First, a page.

Welcome to my blog, a place to explore and learn about the experience of running a psychiatric practice. I post about things that I find useful to know or think about. So, enjoy, and let me know what you think.

Wednesday, March 12, 2014

Confused about Control

I'm confused about Ambien. I don't love it as a sleep aid, but it works for some of my patients, so I do prescribe it.

What's confusing to me is not the confusion it causes some of the people who take it, even the ones who mistake it for synthroid. What's confusing to me is its status as a controlled substance.

It seems to me that some pharmacies allow refills, others don't. Some will allow you to order refills on the phone, others won't. Some will require a cover for a phone order.

The most recent time I had to mail in the cover, I asked the pharmacist what exactly the deal is with Ambien, and he told me that it's a Schedule IV substance and as such, is controlled.

The weird thing was that before I called it in, I checked the PMP registry, even though I wasn't sure I needed to, and none of my previous ambien prescriptions showed up. I told the pharmacist this, and he said some doctors have complained that no information ever shows up for them. But this is the first time it's happened to me. Mostly, when I check for benzos and ritalin and whatnot, I see all the prescriptions I've written.

Well, this puzzle sent me into research mode. And this is what I found (on the DEA site):

(a) No prescription for a controlled substance listed in Schedule III or IV shall be filled or refilled more than six months after the date on which such prescription was issued. No prescription for a controlled substance listed in Schedule III or IV authorized to be refilled may be refilled more than five times.

Okay, so I can write for 5 refills of Ambien, and the prescription is good for six months.

What about calling in a prescription?

(e) The prescribing practitioner may authorize additional refills of Schedule III or IV controlled substances on the original prescription through an oral refill authorization transmitted to the pharmacist provided the following conditions are met:
(1) The total quantity authorized, including the amount of the original prescription, does not exceed five refills nor extend beyond six months from the date of issue of the original prescription.
(2) The pharmacist obtaining the oral authorization records on the reverse of the original paper prescription or annotates the electronic prescription record with the date, quantity of refill, number of additional refills authorized, and initials the paper prescription or annotates the electronic prescription record showing who received the authorization from the prescribing practitioner who issued the original prescription.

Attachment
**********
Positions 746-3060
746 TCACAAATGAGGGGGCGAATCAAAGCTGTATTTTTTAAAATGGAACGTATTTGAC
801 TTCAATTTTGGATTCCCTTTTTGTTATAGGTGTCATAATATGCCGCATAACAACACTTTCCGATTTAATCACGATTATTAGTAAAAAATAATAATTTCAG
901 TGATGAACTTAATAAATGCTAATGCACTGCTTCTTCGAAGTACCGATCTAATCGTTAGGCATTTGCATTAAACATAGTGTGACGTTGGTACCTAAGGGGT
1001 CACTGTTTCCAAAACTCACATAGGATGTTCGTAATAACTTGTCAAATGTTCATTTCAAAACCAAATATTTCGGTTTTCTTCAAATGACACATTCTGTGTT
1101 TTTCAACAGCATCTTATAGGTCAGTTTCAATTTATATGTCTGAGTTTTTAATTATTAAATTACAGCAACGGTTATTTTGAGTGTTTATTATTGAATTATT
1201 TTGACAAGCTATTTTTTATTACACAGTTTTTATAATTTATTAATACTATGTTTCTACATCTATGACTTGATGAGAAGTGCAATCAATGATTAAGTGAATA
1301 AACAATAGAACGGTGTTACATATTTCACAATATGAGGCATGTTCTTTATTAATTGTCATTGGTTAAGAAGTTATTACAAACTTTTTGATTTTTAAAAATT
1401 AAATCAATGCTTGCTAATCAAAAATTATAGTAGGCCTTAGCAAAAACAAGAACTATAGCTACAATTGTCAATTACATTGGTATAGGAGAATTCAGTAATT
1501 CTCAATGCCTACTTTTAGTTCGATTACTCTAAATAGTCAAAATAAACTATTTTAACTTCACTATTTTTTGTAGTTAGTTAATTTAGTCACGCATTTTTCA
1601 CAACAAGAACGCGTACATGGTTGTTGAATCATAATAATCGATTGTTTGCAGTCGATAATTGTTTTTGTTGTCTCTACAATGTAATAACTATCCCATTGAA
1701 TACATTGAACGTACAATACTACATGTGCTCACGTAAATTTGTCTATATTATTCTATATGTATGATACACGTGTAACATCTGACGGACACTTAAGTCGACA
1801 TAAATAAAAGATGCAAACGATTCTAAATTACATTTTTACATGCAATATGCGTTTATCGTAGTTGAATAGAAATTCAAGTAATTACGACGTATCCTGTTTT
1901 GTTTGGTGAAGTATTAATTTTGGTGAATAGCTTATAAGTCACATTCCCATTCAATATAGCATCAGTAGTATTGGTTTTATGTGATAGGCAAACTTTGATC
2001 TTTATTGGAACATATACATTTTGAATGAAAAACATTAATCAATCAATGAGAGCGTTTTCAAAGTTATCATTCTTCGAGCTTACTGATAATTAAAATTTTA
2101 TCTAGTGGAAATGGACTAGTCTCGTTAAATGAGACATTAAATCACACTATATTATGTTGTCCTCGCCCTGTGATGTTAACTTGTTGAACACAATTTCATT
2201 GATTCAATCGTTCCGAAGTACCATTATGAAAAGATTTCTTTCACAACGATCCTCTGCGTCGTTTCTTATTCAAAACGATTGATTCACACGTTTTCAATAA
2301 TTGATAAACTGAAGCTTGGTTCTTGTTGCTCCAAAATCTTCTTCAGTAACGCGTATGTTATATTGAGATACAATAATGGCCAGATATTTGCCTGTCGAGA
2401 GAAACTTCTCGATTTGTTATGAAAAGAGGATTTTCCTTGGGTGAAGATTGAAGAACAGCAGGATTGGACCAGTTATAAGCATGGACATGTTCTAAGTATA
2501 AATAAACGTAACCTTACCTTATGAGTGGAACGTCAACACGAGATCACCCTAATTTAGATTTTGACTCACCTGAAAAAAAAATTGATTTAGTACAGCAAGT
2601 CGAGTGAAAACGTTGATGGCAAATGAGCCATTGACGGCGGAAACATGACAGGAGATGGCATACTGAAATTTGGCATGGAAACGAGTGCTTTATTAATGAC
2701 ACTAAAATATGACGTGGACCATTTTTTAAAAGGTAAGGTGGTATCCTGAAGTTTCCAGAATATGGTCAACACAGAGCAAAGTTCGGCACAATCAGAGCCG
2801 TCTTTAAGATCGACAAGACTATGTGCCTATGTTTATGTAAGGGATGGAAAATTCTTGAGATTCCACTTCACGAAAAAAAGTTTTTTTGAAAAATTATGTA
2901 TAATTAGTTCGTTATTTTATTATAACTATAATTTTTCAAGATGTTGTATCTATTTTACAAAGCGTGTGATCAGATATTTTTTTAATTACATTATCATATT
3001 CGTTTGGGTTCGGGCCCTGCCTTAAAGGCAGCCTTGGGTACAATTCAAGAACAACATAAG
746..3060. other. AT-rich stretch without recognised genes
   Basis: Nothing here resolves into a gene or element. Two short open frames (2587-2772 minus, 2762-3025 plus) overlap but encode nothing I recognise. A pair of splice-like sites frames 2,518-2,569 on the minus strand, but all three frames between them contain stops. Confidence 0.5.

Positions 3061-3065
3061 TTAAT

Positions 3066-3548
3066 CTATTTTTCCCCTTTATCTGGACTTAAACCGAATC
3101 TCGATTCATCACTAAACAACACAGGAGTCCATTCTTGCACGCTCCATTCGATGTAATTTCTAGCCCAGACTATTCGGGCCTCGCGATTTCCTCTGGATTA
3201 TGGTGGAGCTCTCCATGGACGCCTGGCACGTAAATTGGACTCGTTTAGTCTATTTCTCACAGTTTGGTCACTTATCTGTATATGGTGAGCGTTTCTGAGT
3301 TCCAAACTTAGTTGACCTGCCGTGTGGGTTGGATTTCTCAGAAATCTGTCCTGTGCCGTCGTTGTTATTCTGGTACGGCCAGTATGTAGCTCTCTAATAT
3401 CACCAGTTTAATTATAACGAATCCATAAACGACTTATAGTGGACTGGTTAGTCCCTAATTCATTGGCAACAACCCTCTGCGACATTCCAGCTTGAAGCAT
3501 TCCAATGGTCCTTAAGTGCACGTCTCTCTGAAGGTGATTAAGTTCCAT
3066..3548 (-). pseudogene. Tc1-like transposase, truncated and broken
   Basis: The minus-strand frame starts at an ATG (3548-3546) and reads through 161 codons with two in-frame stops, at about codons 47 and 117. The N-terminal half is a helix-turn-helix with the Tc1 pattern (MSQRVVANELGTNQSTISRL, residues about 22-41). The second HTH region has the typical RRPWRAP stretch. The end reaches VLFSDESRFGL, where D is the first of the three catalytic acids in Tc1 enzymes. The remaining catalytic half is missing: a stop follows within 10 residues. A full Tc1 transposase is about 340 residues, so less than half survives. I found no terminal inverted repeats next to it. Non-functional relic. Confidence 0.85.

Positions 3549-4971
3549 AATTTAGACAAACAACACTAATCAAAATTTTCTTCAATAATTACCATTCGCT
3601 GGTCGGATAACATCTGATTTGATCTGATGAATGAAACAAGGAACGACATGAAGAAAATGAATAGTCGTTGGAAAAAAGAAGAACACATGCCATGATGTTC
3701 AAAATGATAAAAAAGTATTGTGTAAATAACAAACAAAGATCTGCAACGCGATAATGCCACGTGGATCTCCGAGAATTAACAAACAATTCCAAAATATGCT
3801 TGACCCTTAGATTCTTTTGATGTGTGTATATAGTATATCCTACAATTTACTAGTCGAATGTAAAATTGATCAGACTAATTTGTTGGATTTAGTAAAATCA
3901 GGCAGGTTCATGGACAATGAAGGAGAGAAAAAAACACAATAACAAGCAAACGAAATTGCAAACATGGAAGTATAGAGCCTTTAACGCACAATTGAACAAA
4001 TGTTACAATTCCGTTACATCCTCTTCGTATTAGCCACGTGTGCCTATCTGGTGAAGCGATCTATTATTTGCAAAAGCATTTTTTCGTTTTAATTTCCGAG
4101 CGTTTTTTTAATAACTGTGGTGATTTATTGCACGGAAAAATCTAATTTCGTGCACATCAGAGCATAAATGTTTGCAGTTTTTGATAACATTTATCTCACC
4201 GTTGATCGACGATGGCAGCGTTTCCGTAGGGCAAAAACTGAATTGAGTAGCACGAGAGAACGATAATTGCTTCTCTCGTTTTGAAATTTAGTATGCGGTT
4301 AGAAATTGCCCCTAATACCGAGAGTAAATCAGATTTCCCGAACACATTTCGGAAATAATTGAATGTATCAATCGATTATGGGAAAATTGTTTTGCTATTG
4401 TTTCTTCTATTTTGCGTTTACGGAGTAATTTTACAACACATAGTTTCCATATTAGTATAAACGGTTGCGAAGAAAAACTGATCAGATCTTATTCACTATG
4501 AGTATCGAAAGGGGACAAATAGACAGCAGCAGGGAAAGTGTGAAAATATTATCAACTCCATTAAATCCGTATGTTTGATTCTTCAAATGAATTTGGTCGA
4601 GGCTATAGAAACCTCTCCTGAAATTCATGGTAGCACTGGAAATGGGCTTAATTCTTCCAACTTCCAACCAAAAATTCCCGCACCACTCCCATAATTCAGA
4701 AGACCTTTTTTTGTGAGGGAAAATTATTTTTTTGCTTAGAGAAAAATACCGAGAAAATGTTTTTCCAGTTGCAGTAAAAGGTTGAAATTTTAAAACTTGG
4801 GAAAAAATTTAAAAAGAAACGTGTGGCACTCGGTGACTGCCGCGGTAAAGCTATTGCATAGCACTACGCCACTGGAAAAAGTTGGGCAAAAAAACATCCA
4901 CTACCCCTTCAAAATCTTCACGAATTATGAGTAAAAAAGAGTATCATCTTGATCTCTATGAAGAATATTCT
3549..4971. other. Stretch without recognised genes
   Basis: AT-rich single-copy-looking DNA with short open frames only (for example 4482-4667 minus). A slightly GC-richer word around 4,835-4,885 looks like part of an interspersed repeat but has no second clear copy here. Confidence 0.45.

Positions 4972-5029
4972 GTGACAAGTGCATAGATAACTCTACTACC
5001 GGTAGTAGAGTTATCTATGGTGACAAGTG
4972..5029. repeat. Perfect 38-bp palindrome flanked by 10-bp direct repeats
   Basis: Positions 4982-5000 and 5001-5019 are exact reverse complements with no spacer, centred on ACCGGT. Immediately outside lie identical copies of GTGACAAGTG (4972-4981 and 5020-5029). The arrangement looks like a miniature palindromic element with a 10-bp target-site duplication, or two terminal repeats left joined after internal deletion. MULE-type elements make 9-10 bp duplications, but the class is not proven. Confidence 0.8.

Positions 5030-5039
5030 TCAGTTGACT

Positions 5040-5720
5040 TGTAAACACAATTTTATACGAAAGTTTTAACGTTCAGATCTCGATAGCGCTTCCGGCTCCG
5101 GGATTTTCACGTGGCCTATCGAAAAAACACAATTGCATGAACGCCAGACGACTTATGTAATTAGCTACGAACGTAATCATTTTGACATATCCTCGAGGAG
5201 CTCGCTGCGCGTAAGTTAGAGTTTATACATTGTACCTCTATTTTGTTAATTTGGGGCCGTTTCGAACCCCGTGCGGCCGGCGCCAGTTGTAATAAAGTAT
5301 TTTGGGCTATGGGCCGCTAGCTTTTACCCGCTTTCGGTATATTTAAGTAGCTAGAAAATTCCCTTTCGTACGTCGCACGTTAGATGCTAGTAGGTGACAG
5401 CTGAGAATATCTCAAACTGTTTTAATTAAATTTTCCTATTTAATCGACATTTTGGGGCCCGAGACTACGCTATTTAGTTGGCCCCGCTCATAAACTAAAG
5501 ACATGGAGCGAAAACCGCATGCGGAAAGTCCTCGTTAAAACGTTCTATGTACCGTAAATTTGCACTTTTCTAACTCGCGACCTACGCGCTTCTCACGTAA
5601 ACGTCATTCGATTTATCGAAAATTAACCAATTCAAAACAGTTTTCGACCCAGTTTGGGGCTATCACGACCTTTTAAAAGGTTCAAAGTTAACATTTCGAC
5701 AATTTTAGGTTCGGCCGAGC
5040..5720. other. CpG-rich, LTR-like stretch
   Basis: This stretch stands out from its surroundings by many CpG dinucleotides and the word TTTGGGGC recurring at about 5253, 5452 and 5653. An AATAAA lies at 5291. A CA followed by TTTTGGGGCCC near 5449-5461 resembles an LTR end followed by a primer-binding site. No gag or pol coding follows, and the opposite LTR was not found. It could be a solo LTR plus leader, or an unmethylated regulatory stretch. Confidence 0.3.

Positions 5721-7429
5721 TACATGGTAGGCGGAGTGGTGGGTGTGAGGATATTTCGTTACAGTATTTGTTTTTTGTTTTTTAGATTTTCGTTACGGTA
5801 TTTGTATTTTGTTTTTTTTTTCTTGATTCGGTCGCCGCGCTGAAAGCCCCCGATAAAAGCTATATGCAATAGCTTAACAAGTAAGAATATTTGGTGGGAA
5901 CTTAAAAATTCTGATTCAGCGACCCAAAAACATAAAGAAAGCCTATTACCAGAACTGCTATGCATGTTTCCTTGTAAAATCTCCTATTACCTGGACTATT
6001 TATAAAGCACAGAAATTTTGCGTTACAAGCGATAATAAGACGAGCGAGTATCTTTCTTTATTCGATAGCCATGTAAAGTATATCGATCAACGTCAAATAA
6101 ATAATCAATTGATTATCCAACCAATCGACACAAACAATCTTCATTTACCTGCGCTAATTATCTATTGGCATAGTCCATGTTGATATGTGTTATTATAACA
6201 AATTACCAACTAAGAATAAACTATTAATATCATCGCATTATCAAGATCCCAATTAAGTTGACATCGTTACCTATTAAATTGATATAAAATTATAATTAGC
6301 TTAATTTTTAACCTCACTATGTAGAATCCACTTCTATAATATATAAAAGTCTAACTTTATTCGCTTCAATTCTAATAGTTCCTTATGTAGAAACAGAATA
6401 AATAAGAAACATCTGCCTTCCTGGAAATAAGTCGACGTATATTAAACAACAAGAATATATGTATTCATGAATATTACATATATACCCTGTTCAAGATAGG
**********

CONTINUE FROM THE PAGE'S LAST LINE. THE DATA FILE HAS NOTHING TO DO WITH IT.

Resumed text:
(3) The quantity of each additional refill authorized is equal to or less than the quantity authorized for the initial filling of the original prescription.
(4) The prescribing practitioner must execute a new and separate prescription for any additional quantities beyond the five-refill, six-month limitation.

No problem, even with up to 5 refills.

So what's the problem? It seems to me that it's a lot of work for the pharmacist. I left out a bunch of stuff on the link, which you can check out yourself, but there's a lot of initialing that needs to be done, and recording of names, etc. Is the real problem that pharmacies don't want to be bothered with the paperwork (HAH! Tell me about paperwork!), or that they're not clear on the details?

Even more puzzling, here's a link to Schedule IV meds, also from the DEA site. Zolpidem is down at the bottom, with the other "Z"s, (ZZZZ for sleep). But what else is on the list? Let's see, alprazolam, clonazepam, diazepam, lorazepam, a veritable cornucopia of benzodiazepines.

Now, I'm not advocating for a benzo prescribing free-for-all. There are good reasons to keep it contained. But if I am writing for benzos, do I and my patients really need to be inconvenienced?

Can I write refills for benzos? Can I phone in benzos with refills, and without a cover? Is this one of those lies that's perpetuated so benzo prescribing doesn't go haywire? And if so, why not just change the law to what everybody thinks it is anyway?

Am I missing something here? What gives?